What to do when a spouse dies

July 14, 2021

After a spouse or partner dies, most people are overwhelmed — not only with grief but often with uncertainty about what to do when a spouse dies.

They may have dozens of questions about wills, insurance, social security, investments, and even day-to-day finances. Often, they don’t know what they need to do right away and what can wait.

I’ve found that an important thing I can give clients who have lost a spouse is grace. And even more important is for them to give themselves grace. If/when you survive a partner, understand that you don’t have to move into your next stage of life all at once, and you don’t have to do it all alone. Losing a spouse is an extremely hard transition — grace and “room” are key.

Use your support network

There are ways to prepare for the death of a spouse, to smooth the path. But even if you’ve done those, you’re likely to need support along this journey.

Some people find it helpful to involve a trusted child, sibling, or friend as a partner. They can keep track of paperwork, talk you through options, and keep you moving forward. Just make sure that they are willing to move at your pace and not push you into decisions you aren’t ready for.

Your financial advisor, accountant, and attorney can help you set goals and sort out which steps to take when. Have confidence that financial decisions are easy math. If your advisor knows your goals, is relatable, and is looking out for your best interests, this is likely a time to trust them to share the right alternatives with you. But, listen to your instincts.  If things feel like they are moving too fast or are not clear, consider pulling back. Of course, your advisors should understand the technical aspects of their profession, but, equally, they should be able to put your choices into language that works for you.

If they aren’t providing clarity and support – or worse, if their questions are adding stress – it is OK to find new professionals. In fact, 70% of widows change financial advisors after their husband dies. All your professional advisors should listen to your needs and make you feel confident that they can handle matters on your behalf.

While you will need to make some decisions, you don’t need to do all the follow-through work. Your chosen partner, CPA, advisor, or paralegal can make phone calls, fill out forms, and attend to the details needed to carry out your choices.

Additionally, joining a support group can be very valuable, as can therapy. While this might not seem connected to finances, healing from this trauma can help you be proactive instead of reactive and take things one step at a time. You don’t need to be strong. Losing one’s lifetime companion and loved one is an enormous loss and takes time to process — and support helps.

Give yourself time

Knowing what to do when a spouse dies isn’t just about collecting on insurance policies, rolling over accounts, and updating beneficiaries. There is a bigger picture.

Take time to figure out what your goals are in your new life. It takes a lot to build a solo life after years in a partnership. Ask yourself questions like:

  • What will my friendships and social life look like?
  • What will my community and support network be?
  • Do I want a pet?
  • How will I spend my time?
  • Where will I live?
  • What do I need to learn or add to my routine to-do list?
  • Do I need to change my budget and lifestyle?

This journey can take a few years. Let it unfold naturally. I always advise people not to make big decisions for about a year. Wait on things like moving or sharing insurance money with kids until you have goals and a vision for the rest of your foreseeable life. If you make changes too fast, you risk being reactive and getting stuck in a situation that doesn’t serve you well in the long term.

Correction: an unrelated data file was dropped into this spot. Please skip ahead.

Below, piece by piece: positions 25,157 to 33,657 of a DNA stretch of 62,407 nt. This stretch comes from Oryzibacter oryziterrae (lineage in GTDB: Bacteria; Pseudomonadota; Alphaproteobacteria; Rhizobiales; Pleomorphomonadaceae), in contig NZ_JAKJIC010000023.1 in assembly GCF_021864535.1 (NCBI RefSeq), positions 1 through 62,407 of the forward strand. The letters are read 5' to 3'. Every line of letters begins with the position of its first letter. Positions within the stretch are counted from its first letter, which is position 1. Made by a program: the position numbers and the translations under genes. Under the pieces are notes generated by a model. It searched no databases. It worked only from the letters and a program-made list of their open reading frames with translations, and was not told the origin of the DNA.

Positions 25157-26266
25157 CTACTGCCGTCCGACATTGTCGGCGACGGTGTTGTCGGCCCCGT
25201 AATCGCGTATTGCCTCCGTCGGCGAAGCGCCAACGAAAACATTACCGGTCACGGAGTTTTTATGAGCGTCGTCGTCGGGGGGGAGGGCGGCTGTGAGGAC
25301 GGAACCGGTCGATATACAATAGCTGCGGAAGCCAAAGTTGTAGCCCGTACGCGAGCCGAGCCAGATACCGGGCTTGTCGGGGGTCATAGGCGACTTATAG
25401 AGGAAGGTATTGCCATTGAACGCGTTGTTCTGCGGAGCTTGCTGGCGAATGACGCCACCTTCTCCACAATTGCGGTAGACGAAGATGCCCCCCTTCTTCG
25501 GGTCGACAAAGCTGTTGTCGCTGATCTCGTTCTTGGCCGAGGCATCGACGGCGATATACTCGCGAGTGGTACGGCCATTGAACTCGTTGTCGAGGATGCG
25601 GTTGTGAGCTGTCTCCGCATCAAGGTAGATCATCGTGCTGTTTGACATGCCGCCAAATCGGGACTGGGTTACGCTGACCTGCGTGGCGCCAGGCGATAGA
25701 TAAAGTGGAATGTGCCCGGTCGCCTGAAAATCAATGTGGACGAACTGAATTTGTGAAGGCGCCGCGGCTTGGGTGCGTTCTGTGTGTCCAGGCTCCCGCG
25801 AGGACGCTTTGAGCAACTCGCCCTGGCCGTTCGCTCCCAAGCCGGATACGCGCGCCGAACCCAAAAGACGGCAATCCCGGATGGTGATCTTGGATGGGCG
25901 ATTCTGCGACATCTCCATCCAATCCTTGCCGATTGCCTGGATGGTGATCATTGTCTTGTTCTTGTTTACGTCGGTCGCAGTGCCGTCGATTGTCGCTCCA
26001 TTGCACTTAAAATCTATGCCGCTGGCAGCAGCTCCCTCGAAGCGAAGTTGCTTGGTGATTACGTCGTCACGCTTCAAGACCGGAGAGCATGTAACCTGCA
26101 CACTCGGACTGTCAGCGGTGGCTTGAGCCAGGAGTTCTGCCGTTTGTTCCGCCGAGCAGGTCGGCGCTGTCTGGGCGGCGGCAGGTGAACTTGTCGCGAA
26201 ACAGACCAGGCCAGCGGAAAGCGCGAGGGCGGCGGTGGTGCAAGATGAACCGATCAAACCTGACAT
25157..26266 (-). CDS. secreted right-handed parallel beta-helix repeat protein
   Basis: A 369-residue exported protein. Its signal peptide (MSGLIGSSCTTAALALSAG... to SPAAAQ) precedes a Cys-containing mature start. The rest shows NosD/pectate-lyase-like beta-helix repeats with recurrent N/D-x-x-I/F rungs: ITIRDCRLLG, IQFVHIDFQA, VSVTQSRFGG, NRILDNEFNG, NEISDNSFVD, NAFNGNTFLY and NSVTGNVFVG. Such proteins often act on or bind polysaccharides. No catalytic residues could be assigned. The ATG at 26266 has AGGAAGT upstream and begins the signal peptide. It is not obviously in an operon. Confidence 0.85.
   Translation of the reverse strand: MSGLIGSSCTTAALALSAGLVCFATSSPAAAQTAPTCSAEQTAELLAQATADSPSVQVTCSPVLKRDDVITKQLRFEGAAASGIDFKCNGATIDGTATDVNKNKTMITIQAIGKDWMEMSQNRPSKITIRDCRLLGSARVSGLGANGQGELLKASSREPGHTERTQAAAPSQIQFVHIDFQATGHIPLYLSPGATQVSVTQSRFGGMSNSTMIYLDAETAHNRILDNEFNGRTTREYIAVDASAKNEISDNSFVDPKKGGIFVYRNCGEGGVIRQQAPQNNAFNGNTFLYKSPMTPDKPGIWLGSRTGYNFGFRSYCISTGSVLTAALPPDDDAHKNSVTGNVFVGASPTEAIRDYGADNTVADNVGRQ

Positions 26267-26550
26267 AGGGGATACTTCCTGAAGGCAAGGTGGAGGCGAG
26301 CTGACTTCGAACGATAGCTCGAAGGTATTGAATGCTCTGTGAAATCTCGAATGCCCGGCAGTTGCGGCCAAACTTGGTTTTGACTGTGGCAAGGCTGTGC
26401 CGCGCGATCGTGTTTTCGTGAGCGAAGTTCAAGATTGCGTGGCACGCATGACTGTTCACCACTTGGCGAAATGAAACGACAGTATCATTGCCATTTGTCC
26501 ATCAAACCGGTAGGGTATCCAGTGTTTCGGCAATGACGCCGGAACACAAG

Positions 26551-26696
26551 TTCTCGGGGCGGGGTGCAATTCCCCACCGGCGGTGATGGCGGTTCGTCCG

Follow a timeline of priorities

There are some immediate tasks you can and should sort out while figuring out your new life. Again, as it feels right to you, trust your professionals or partner in this journey to help with this. Ask their advice for what to do in these situations and let them do the legwork once you’ve made a choice.

  • Obtain a death certificate and share copies with those who need proof of death.
  • File for survivor’s Social Security benefits.
  • File as a beneficiary for a spouse’s retirement accounts/pensions.
  • Collect on life insurance If you can, tuck the payment away safely until you have set a roadmap for the future.
  • Collect veterans’ benefits if you qualify.
  • Make sure any long-term care benefits were used.
  • Talk to your attorney about estate planning opportunities that must be implemented relatively quickly – even within nine months of your spouse’s passing.
  • Talk to your CPA and financial advisor about any decisions that are time-sensitive. These could include required withdrawals from IRAs.

Once you’re ready for more in-depth guidance and action, you can re-engage with your trusted advisors on the next steps, such as:

  • Adjust insurance coverages.
  • Review your cash flow.
  • Revisit your investment structure.
  • Write or update your estate documents.
  • Review tax reduction strategies going forward.

For a comprehensive checklist of what to do when a spouse dies, check out the book “Moving Forward on Your Own” by financial planner Kathleen Rehl. This worksheet-style book also helps survivors understand their money style, values, and financial satisfaction to help them set goals and a vision for the future.

Know that there is an end to the grief and uncertainty. I’ve seen the fog lift from many clients when they give themselves the time and space to chart a course for their next stage of life and grow into it. The loved one is never forgotten, but I’ve seen new joys enter their lives once healing starts to happen.

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